‘Seek and ye shall find.’
With these words echoing in his head, eminent Harvard symbologist Robert Langdon awakes in a hospital bed with no recollection of where he is or how he got there. Nor can he explain the origin of the macabre object that is found hidden in his belongings.
A threat to his life will propel him and a young doctor, Sienna Brooks, into a breakneck chase across the city of Florence. Only Langdon’s knowledge of hidden passageways and ancient secrets that lie behind its historic facade can save them from the clutches of their unknown pursuers.
With only a few lines from Dante’s dark and epic masterpiece, The Inferno, to guide them, they must decipher a sequence of codes buried deep within some of the most celebrated artefacts of the Renaissance – sculptures, paintings, buildings – to find the answers to a puzzle which may, or may not, help them save the world from a terrifying threat…
Set against an extraordinary landscape inspired by one of history’s most ominous literary classics, Inferno is Dan Brown’s most compelling and thought-provoking novel yet, a breathless race-against-time thriller that will grab you from page one and not let you go until you close the book.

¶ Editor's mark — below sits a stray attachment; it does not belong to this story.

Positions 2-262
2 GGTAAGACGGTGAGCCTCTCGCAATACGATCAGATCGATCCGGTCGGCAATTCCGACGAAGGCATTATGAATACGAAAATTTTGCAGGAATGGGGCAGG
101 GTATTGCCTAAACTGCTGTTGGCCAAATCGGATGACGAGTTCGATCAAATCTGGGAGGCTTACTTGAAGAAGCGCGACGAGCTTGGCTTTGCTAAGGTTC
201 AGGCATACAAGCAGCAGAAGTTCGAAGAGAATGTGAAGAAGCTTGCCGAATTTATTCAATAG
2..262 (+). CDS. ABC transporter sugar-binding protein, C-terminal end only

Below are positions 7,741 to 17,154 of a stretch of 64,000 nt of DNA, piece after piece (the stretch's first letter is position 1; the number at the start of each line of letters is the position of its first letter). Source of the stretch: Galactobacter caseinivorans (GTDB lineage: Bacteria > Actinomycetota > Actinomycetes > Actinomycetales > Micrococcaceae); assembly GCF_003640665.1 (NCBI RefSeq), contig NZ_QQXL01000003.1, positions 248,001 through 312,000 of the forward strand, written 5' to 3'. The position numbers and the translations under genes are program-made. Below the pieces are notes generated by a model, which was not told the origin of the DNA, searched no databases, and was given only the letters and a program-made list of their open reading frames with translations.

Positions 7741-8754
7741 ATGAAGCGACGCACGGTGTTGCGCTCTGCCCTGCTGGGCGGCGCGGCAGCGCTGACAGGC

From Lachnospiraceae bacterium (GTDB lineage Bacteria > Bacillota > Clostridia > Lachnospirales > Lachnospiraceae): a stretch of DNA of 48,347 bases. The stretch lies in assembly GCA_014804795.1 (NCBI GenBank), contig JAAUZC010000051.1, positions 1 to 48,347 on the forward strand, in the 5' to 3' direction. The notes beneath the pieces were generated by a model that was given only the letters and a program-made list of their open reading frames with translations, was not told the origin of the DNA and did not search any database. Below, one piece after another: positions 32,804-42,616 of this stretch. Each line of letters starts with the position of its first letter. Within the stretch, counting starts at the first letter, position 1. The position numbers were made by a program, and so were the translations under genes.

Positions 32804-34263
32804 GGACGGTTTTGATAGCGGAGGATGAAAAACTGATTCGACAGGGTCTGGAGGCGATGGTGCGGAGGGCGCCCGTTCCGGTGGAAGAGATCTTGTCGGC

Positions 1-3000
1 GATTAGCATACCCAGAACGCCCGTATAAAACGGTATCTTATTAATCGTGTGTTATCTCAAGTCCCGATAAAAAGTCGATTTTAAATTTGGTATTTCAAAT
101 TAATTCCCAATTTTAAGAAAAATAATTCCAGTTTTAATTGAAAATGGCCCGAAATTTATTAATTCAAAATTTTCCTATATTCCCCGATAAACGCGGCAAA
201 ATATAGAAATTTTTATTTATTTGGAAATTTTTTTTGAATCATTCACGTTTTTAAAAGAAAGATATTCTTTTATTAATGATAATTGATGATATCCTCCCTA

Inferno was one of the books of 2013 I was waiting eagerly to read and Dan Brown certainly does not disappoint with this one. Each of the Robert Langdon novels involved some conspiracy/mystery which involved the symbologist to solve the puzzle and with him, we enjoy the journey through history and the World. Inferno involved a bioterrorism plot mixed in with one of the most celebrated poems, Dante’s Divine Comedy. The story was analogically related to its namesake Inferno, where humans have to undergo a trial of suffering to achieve Paradise. This Inferno takes us to a high-speed chase across Florence, Venice and Istanbul where Langdon is trying to uncover the clues left behind a brilliant but disillusioned scientist. The most difficult thing he had to face was perhaps his amnesia – for a person who relies on his eidetic memory, losing even a day would be worrisome. He has to uncover the clues of where he was and what he was doing while trying to figure out the mystery of the Inferno. Juxtapositioned alongside this was Consortium that was aiding the said scientist and Dr Sinskey, the nemesis of the same scientist. As a whole the book was interesting, engaging and the writing I would just not comment on because anything I would say would be insufficient. All I can say is the book in it’s entirety is spectacular. However, when you reflect back on it after reading, some things don’t make sense – like why bother leaving the puzzle when you didn’t want anybody to stop you. As for taking the credit, the arrangements were already made so why bother leaving this elaborate map and guide a person to the final point? That was the only thing that made no sense to me, and considering it does make up half the plot, I really couldn’t give this book 5 stars. The other Langdon books have good blending of the two aspects of the storyline – here, it was just the bio-terrorism angle that worked. Of course, they couldn’t have arrived at the end point without Langdon’s help, but, at the cost of repeating this again, why even have the map in the first place? So, while technically part of the plot felt pointless and irrational, the book was amazing overall.